CORPUS CHRISTI, Texas — The Texas Department of State Health Services is predicting a major shortage of nurses over the next 10 years.
In Texas, we're looking at a shortage of 60,000 nurses, and a million nationwide by 2029.
"Many nurses are baby boomers and many of them will be retiring," explains Dr. Bunny Forgione, dean for Texas A&M-Corpus Christi College of Nursing and Sciences, adding that the average nurse is 50 years old.
"I actually do have a job offer already," said Shanee Brown, who graduated from that program in December. "I've accepted one, so I'm very excited about that."
While the number of nursing students at TAMUCC's nursing program continues to grow, its faculty and clinical space resources remain the same.
Currently, it's looking for ways to make more room for aspiring nurses.
"We are going very, very fast to try to educate as many young new nurses that we can get out into the workforce," Forgione said.
The end goal is not easy. One of the issues universities and hospitals are seeing with the nursing shortage is students and young nurses burning out.
"This program was probably the hardest thing I've ever done in my life," said Brown, who also served seven years in the Navy.
The Islanders have the "Ready Program," which provides not only counseling and tutoring, but financial help as well.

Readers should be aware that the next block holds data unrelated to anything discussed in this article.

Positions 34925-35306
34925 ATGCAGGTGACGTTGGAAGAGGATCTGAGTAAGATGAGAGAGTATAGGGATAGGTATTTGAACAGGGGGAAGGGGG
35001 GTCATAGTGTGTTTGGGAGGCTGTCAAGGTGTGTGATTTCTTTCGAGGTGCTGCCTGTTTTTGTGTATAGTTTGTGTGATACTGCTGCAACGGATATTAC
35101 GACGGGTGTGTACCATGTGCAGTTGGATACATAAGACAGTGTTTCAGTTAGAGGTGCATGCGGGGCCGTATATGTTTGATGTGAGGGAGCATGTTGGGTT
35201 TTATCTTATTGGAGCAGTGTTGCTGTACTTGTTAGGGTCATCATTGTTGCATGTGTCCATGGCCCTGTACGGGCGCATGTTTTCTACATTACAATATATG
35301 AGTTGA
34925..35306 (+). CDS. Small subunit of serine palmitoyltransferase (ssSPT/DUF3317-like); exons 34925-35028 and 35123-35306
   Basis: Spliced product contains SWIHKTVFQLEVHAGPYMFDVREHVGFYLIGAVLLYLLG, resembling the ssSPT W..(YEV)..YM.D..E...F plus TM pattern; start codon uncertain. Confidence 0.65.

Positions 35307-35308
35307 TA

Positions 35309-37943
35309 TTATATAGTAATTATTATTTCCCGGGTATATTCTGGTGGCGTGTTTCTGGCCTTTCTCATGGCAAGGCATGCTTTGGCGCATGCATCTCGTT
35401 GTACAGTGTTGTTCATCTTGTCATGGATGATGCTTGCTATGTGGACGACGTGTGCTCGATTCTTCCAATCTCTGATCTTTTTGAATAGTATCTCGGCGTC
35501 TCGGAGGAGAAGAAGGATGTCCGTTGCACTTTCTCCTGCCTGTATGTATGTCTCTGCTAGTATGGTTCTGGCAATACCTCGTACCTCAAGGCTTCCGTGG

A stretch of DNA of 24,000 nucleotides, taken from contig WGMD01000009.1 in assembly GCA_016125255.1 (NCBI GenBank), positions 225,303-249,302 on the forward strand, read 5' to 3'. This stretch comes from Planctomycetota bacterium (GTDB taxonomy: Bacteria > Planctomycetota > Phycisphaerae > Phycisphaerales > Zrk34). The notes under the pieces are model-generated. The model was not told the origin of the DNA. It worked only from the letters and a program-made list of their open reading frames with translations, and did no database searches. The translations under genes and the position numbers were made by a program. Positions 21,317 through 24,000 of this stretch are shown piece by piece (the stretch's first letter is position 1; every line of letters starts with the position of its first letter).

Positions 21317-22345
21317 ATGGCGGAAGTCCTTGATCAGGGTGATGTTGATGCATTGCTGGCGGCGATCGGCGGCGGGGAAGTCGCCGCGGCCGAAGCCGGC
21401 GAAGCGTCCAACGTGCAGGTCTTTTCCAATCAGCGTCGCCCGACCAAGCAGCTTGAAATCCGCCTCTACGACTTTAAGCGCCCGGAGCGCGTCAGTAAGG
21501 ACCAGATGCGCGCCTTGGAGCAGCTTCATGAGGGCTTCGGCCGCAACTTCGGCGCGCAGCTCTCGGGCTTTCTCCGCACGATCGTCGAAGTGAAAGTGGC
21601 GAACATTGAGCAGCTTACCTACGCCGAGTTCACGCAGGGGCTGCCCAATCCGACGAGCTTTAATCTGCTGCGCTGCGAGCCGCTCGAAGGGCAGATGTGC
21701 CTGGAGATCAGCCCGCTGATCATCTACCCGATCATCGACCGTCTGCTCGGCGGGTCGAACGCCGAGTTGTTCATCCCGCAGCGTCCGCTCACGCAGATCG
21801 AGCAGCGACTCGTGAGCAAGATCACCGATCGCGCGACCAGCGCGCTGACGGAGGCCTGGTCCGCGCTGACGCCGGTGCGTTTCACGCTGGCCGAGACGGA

Some students find themselves having to work sometimes three jobs just to put food on the table.
The university recognized early on that in order to avoid burn out, things had to change.
Through grants, the 'Ready Program' provided students in the College of Nursing and Health Sciences with more than $4.5 million in the last four years.
The program is helping students be hired all over the country.
States like California, New York and Florida are seeing the biggest deficit of nurses, with the South not far behind.
After pushing through one of the most rigorous nursing programs in Texas, TAMUCC nurses are now reaping the benefits.
"I think 100 percent of my class already have jobs lined up and or have already started," Brown said, smiling.
The Islanders say they're ready to take the lead as the next generation of nurses.